Any surface on the exterior of a building which is continuously exposed to the elements (e.g. wind, rain and temperature change) will weather over time, but there are certain factors which will determine how quickly this weathering will occur. Materials, orientation, location and contact with adjoining surfaces will all play their part. This blogs explores which aspects of a build are particularly vulnerable repeated saturation, under which circumstances weathering may be accelerated and what can be done to increase longevity.
Areas of Vulnerability
Near Ground Level
Any brickwork that close to surrounding ground and landscaping such as below the damp proof course (DPC) is more vulnerable to the repeated action of freeze thawing if saturated. This continuing cycle can cause damage such as spalling of the brick surface.
In additional to this, in saturated brickwork, active soluble salts contained within certain clay types and/or the surrounding material can cause a chemical reaction with the constituent of the Portland cement in the mortar. Also known as sulfate attack, this can cause the surface of the mortar joints to crack, the inside to crumble and expand, and the brickwork to be disrupted.
Bricks are not manufactured or tested for use as pavers.
Masonry such as cills, plinths, cappings and copings receive the brunt of more water during wind driven rainfall and therefore are more likely to become saturated. This is because they all feature horizontal or inclined surfaces and often project from the overall exterior brickwork. These structures may also increase the vulnerability of the brickwork beneath them as water cascades from them on to the surface below. Any decorative detailing which allows water to pool should be avoided.
For overhanging coping, bricks with a drip groove are preferred as this will help direct water away from the rest of the wall.
Location, Location, Location
Any brickwork in locations which are regularly exposed to severe weather conditions, such as wind driven rain, can be particularly vulnerable. In the UK areas are rated as sheltered, moderate, severe and very severe exposure to wind driven rain based on extensive metrological studies. All areas within 8km of the coast or river estuaries and buildings on high ground should be considered a grade higher than illustrated on the map.
As well as physical location, the height of any building should also be considered. The taller the structure, the more likely it will be exposed to a greater ferocity of elements such as wind and rain.
BS EN 771-1 states bricks must be declared into one of the categories below:
|F0||Not frost resistant||Should not be used in external applications|
|F1||Moderately frost resistant|| Durable in most building elevations except where saturation|
and repeated freezing and thawing can occur i.e. below the DPC and projecting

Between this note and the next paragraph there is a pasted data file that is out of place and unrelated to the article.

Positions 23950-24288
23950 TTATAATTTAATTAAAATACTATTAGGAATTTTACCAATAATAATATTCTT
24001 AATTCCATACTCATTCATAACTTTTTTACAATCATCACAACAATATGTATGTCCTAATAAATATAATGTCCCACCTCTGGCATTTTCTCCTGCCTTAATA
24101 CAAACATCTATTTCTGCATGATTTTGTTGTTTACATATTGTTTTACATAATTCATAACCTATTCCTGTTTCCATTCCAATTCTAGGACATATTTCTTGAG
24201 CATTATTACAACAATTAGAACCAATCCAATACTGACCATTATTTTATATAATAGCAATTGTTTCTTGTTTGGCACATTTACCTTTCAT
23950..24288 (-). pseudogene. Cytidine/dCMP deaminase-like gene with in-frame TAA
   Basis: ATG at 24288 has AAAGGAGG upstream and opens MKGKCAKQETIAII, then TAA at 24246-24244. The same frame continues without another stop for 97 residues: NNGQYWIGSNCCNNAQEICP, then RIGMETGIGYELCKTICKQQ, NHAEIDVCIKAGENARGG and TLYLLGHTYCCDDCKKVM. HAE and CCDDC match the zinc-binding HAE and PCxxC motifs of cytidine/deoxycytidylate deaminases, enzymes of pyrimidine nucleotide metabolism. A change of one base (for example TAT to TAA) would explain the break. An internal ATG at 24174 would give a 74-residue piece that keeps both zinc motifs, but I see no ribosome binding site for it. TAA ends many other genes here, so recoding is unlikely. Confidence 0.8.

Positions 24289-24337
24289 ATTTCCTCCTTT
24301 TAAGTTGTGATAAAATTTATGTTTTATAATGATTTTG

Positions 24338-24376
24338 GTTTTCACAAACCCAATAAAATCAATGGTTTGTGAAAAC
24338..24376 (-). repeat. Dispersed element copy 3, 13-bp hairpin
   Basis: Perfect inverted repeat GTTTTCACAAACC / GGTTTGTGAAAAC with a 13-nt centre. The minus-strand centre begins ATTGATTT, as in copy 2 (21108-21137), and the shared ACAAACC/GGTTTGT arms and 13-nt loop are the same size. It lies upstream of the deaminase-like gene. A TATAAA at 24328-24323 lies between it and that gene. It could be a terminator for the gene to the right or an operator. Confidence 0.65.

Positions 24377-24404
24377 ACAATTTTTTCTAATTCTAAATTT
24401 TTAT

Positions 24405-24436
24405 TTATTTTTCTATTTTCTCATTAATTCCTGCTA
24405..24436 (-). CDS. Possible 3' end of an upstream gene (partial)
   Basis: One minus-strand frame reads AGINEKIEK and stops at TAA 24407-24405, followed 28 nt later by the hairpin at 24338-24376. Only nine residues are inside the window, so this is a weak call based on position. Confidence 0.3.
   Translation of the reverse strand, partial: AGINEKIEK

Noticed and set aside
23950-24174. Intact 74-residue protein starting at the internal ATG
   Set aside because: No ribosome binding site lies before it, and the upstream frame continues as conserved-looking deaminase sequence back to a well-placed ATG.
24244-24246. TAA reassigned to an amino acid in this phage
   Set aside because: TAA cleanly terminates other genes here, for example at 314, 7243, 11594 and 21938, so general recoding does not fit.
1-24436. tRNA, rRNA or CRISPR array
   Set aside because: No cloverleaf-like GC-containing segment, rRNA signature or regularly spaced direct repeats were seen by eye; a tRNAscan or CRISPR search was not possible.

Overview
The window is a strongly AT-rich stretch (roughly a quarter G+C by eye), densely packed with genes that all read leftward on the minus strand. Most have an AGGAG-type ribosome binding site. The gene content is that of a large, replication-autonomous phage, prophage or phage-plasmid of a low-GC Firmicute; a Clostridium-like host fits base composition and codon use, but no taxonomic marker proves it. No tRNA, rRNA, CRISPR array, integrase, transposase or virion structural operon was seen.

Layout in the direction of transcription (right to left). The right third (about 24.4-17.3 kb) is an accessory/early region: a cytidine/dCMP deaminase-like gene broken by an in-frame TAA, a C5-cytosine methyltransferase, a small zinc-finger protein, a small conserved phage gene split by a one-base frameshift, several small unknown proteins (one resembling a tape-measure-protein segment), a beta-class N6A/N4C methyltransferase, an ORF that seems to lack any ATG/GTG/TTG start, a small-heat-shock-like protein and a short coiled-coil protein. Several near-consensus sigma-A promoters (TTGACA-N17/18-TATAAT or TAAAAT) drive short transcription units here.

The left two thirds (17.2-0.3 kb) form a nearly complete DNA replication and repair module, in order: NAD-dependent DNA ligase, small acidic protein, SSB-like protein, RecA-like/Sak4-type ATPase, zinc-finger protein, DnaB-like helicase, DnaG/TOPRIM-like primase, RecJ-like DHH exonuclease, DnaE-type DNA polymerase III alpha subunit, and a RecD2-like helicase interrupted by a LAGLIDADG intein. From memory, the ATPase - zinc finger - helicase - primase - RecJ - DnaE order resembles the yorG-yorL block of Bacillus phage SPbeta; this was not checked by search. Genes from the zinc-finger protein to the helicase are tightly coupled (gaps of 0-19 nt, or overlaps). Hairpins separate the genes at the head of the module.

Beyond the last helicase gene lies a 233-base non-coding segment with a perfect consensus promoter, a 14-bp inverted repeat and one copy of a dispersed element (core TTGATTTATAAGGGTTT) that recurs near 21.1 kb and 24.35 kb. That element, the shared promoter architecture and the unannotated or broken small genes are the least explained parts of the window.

|F2||Frost resistant|| Can be used in most normal building applications and degrees|
of exposure. Check suitability of individual products with their manufacturer
Please note: The durability rating of a brick does not necessarily affect its appearance. Ask the supplier or manufacturer about specific brick durability ratings.
Engineering bricks are often specified for high degrees of exposure such as 150mm above and below ground in freestanding walls, however they are not sold for their appearance.
Facing bricks, which are mainly sold for their aesthetics (available in a wide range of types, colours and textures) may not be suitable for extreme situations, however it is worth noting that some Facing bricks do have engineering properties and may be more suited for projects in severely exposed detailing or regions.
Mortars and Joint Profiles
Mortar can be particularly vulnerable to weathering and deterioration. Usually a 1:1:6 mix of cement, lime and sand is sufficient for the majority of brickwork between the DPC and eaves. However, for the more vulnerable scenarios highlighted in this blog, a mortar of increased durability should be considered, but it should never exceed the strength of the bricks it is accompanying.
The mortar joint profile is also extremely important to the long term performance of brickwork. In these situations, the performance criteria is much more important than aesthetics with an emphasis on the importance of good workmanship.
The two joint profiles recommended for severe weather conditions are Curved (Bucket Handle) and Weather-struck as they both have excellent strength and weather resistance.
Dependent on the brick chosen bucket handle or weather-struck jointing should enhance the appearance of the brickwork whilst maintaining good resistance to the elements. Speak with an Ibstock Advisor for more information.
Further information regarding best practise with regards to vulnerable brickwork and mortar types, as well as guidance for other building challenges, can be found within the technical information section of the Ibstock Brick website or speak with one of Ibstock’s Technical or Design Advice Team.